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OSHA director nominee faces tough questions at confirmation hearing

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President Donald Trump’s nominee to head the U.S. Occupational Safety and Health Administration pledged to work with agency staffers to advance its safety mission, including examining ways to improve collaborative programs with employers.

But a Democratic senator raised questions about his commitment to workplace safety during his confirmation hearing Tuesday even though he pledged to pursue criminal penalties, including jail time, against employers whose willful violations of workplace safety laws result in employee fatalities.

In November, the president nominated Scott Mugno as assistant secretary of OSHA. Mr. Mugno is currently the vice president for safety, sustainability and vehicle maintenance at FedEx Ground.

“In the safety profession, there is no higher calling and few higher positions than this one,” Mr. Mugno said during in his confirmation hearing on Tuesday. “The opportunity to fulfill OSHA’s mission to assure safe and healthful working conditions for all working men and women is an honor and noble work.”

“Safety professionals, regardless of what sector they come from, all have same goal: safety,” he continued. “The discussions or debates on how to reach that goal can at times lead some to believe one side or another doesn’t believe in the goal. Nothing could be further from the truth. A top priority of mine is to lead and facilitate transparent discussions between those safety professionals in our mutual quest to fulfill the goal.”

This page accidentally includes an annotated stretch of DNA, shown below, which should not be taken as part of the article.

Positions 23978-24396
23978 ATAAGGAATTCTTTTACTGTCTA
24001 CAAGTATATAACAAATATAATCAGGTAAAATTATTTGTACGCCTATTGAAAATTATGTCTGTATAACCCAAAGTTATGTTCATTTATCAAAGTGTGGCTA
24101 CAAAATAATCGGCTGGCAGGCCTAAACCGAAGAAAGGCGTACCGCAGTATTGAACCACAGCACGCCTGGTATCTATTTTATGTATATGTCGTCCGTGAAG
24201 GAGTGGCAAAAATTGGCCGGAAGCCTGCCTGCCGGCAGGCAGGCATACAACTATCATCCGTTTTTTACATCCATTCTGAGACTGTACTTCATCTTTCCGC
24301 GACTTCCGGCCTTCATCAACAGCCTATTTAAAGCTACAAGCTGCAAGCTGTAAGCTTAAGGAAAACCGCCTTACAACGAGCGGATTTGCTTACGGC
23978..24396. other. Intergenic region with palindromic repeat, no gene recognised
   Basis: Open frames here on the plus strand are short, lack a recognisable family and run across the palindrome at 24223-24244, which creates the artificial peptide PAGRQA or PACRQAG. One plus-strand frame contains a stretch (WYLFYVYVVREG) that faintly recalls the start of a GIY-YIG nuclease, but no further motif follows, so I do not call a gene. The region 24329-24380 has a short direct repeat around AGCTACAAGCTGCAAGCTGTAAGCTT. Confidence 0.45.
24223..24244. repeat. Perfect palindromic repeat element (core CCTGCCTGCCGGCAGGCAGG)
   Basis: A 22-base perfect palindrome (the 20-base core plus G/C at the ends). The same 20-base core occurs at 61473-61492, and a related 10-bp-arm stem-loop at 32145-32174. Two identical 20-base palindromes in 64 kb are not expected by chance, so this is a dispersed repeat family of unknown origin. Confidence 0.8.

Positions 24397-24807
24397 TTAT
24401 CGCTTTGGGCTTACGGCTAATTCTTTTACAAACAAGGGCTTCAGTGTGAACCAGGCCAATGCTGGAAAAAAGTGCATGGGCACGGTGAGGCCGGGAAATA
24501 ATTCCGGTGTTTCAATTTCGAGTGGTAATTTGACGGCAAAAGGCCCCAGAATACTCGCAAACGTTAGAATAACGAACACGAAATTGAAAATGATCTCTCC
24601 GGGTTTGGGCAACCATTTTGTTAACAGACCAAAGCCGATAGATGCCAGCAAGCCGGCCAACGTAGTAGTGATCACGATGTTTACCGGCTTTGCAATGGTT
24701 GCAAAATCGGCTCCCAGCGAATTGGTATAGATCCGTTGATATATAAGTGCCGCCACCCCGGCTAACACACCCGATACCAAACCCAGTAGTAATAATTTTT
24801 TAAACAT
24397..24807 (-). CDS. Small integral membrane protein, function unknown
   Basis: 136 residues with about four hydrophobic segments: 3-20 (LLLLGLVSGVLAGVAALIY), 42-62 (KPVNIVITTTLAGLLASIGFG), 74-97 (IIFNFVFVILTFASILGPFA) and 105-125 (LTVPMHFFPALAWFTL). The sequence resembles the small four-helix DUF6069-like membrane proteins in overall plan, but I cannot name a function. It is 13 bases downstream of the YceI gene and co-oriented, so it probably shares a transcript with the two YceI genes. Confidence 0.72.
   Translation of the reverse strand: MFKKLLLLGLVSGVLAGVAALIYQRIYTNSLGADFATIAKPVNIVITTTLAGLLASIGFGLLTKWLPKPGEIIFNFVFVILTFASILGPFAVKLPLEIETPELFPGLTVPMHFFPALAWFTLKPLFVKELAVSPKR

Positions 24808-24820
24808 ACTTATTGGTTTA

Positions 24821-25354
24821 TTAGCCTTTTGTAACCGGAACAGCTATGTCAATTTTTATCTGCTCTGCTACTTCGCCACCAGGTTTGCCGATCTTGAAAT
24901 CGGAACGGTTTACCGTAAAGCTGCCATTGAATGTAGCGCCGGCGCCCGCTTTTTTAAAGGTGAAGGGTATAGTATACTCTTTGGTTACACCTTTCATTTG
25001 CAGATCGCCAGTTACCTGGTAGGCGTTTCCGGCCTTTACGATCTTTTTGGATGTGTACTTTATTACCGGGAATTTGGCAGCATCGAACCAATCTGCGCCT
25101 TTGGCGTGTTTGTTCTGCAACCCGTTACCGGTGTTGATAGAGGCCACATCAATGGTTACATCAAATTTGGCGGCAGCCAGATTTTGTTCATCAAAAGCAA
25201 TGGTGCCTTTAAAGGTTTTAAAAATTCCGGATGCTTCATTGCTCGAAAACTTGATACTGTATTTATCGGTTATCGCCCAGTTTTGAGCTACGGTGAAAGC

But Sen. Patty Murray, D-Wash., questioned Mr. Mugno’s commitment to workplace safety, given his work with the U.S. Chamber of Commerce, which has sued to overturn several OSHA regulations, including its controversial electronic record-keeping rule. She also questioned him over fatalities of FedEx workers, including one that occurred on Thanksgiving.

“I’m concerned about your record that stands against everything OSHA should stand for,” she said.

Sen. Murray said Mr. Mugno has “consistently opposed stronger safety and health protections for workers,” including OSHA’s respirator and ergonomics standards, and asked him if there has ever been an OSHA regulation that he did support, to which he replied that he did not recall whether he has written any comments in support of any OSHA regulation.

Sen. Elizabeth Warren, D-Mass., said OSHA’s budget is “so tight” that the agency can only inspect workplaces once every 150 years, which is “why deterrence is so important,” and asked Mr. Mugno if he would commit to pursuing criminal penalties including jail time against employers who willfully violate workplace safety laws, leading to employee fatalities.

“If the circumstances are right, the elements are met and in consultation with the Solicitor’s office at the Department of Justice, yes,” he said. “And I have talked to the secretary about that, and I know he feels the same way under those circumstances.”